Another problem I normally have with novels written in verse is that I can’t connect to the characters very well. That was not a problem this time around. I loved Tippi & Grace and their personalities were different, and interesting. They were captivating and so very fascinating. 
They shared friends. 
I really loved Yasmeen. She was so good for them and she accepted them without question. She was a wonderful friend throughout the entire book. And Jon was another friend of theirs. He treated them normally and like Yasmeen he didn’t even seem to see that they were conjoined. That wasn’t an issue for him.
I was really glad that there wasn’t a whole lot of romance in this book. There were hints of it here and there, but this book was mostly about two sisters who had been joined together since before birth. You know me, I’m a sucker for sister stories.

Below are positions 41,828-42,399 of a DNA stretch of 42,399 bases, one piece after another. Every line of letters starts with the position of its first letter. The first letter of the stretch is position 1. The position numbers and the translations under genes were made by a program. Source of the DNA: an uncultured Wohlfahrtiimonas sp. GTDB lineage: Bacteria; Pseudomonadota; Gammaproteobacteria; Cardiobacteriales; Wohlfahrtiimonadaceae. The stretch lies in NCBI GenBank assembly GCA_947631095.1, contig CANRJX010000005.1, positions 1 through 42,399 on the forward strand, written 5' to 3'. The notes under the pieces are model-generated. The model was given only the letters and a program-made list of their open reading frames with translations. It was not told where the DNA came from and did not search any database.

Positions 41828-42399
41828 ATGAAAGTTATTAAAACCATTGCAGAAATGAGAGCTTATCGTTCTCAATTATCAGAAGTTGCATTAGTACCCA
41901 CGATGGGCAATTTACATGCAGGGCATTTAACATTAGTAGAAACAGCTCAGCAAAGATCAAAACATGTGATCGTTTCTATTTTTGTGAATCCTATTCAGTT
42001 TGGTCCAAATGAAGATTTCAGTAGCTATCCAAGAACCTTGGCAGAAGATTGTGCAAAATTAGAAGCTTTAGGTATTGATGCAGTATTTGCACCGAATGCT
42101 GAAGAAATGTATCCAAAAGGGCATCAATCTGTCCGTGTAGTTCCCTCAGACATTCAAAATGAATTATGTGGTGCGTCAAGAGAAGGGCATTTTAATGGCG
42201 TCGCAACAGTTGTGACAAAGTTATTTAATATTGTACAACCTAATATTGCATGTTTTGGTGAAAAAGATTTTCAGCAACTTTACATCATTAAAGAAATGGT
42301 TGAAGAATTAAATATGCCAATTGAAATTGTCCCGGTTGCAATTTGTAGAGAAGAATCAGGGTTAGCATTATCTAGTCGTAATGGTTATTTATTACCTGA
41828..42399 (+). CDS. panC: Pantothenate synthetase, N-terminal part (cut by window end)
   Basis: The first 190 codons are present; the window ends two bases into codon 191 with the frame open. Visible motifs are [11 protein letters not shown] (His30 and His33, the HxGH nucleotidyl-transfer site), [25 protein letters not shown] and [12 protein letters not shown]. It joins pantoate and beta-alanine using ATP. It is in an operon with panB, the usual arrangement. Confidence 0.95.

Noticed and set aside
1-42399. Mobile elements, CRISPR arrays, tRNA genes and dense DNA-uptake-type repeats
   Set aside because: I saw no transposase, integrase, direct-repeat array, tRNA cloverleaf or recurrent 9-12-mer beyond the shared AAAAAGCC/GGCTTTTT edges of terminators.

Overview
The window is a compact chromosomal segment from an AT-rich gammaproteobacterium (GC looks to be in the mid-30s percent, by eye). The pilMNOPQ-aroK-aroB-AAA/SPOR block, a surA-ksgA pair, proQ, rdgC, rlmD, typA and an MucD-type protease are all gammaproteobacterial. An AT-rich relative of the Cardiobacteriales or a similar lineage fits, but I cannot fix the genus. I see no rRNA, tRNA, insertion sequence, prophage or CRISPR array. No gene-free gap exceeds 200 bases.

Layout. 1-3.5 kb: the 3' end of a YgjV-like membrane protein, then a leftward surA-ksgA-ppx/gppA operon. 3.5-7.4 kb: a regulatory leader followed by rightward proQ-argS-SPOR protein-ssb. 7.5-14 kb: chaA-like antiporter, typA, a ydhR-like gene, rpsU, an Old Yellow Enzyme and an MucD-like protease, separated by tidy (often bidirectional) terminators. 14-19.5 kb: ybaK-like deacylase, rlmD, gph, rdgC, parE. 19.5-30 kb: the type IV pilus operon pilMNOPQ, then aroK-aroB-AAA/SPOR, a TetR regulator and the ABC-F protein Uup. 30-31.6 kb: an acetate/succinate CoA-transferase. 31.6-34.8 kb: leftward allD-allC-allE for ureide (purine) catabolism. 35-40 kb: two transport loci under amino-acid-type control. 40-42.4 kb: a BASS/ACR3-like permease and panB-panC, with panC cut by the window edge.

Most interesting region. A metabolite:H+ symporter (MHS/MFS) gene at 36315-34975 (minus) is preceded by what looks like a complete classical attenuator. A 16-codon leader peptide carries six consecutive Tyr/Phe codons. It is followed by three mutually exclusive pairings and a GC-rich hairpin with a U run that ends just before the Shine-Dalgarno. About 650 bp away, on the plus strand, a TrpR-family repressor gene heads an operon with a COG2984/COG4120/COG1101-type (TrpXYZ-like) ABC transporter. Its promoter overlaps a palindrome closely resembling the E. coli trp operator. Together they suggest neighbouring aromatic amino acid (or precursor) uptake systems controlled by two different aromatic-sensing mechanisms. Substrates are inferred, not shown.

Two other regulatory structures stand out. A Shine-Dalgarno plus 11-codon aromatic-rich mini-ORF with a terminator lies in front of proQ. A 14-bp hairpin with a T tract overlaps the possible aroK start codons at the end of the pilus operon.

I do wish we could have seen more of their younger sister, who they had nicknamed Dragon. I felt crappy for their mom as she was desperately trying to hold down the fort. Their dad was no help as he was unemployed and spent most of the book drunk, leaving his wife to deal with the mounting hospital bills and her constant worries about Tippi and Grace.
Oh, and make sure you have kleenex. I needed it several times while reading the book. There are definitely feelsy moments throughout the book.
I ended up really enjoying this book more than I thought I would, and I definitely think there needs to be more books about conjoined twins. I find the whole concept fascinating and am so thrilled that I got to read this book. I am giving it 4 stars and I definitely recommend it to fellow YA Contemporary lovers like myself.